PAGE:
Welcome to Savage Cove Point – A Creative Pathway Showcasing Surnames

Welcome to Savage Cove Point

The community of Savage Cove on the Great Northern Peninsula has a popular walking area, known locally as the Point. Although only a few minutes from my home, it’s not a place I’ve ever walked.

The beginning is just near the wharf and harbour authority building where you can see an old gravel road that is a multi-use walking, hiking or ATV trail. You will be met with a blue rock that has yellow paint that welcomes you to Savage Cove Point. As you walk along the trail you will see a lovely coastline and also rocks painted that have the surnames of Savage Cove every few feet (I apologize in advance if I missed one, I didn’t see the surname Gaulton). I thought this was a nice addition and showcased a little more of what is the fabric of this close knit community.

The trail has picnic tables and rest benches that are placed in memory of loved ones. Truly a special touch as those individuals enjoyed the beauty of this place, of home. It is a nice feature for family and/or friends to have placed them for all to enjoy. A number of beach fire pits are made from flat rocks and indicative of how much this place is frequented by locals.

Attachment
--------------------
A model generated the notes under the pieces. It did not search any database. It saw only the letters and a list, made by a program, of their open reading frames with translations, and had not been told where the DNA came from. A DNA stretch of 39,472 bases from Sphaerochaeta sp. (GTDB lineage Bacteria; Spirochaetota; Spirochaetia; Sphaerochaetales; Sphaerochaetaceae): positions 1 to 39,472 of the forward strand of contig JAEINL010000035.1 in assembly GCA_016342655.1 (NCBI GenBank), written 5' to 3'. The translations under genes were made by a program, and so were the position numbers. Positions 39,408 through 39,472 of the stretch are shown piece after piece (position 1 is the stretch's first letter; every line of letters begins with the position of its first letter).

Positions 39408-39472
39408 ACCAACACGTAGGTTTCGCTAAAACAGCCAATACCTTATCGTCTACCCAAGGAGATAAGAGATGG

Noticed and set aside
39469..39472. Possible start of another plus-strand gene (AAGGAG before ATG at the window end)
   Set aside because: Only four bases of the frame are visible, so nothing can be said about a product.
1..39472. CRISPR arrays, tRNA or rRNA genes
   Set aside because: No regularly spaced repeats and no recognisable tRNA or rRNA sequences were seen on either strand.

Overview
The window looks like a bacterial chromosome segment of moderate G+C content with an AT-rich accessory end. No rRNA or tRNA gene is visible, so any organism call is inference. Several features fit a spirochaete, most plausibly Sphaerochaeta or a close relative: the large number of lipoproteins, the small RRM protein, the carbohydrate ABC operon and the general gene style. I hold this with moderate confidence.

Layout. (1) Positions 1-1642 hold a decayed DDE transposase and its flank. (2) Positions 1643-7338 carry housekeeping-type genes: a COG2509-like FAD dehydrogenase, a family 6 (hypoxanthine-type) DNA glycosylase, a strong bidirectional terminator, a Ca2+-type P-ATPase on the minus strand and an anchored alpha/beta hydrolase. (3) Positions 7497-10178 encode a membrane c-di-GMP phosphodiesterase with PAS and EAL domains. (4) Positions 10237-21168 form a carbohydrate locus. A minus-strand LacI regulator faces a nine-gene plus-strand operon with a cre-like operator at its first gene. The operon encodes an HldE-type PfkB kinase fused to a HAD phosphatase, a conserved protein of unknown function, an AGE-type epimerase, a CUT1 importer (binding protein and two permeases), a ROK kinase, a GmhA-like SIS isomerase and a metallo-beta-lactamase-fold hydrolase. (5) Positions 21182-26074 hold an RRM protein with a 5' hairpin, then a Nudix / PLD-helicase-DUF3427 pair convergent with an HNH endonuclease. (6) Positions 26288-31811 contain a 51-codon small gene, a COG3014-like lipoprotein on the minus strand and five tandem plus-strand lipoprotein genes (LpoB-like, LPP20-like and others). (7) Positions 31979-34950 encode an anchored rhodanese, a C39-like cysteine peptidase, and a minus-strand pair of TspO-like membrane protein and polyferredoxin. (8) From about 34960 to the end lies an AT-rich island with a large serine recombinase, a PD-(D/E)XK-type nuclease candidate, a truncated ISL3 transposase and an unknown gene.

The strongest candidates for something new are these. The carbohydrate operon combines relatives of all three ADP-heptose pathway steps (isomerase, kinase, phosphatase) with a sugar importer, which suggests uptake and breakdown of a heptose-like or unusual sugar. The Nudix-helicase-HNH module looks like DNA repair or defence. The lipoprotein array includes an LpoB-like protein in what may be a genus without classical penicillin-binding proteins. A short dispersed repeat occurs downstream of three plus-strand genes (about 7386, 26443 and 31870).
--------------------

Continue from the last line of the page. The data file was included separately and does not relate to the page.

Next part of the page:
The trail continues along the beach to limestone rocks and eventually gives you the option to enter the Sandy Cove Ecological Reserve along the shoreline. We opted to go via the airport landing strip and then taking the gravel road back to Route 430 to Savage Cove and take the community road back to the parking area of the Harbour Authority Building. It was around a 4 KM walk and certainly not difficult. I can see why many locals love this walking route.

Savage Cove

With not a ripple on the water, I truly enjoyed the views and could have easily spent hours here. A place that is so close to my own home and yet one I’m just experiencing. Your backyard beckons. Get out and explore!

Live Rural NL –

Christopher Mitchelmore


  1. Wonderful to see the memorial stones of family names, past and present, Over seventy years ago, as a pre-teenager, I spent a couple of weeks visiting with the families of Matt and George Henry Coles, particularly their sons Baxter and Lloyd who were mischief makes of the same age. Wonderful boyhood memories of exploring the point long before the painted stones were in place.

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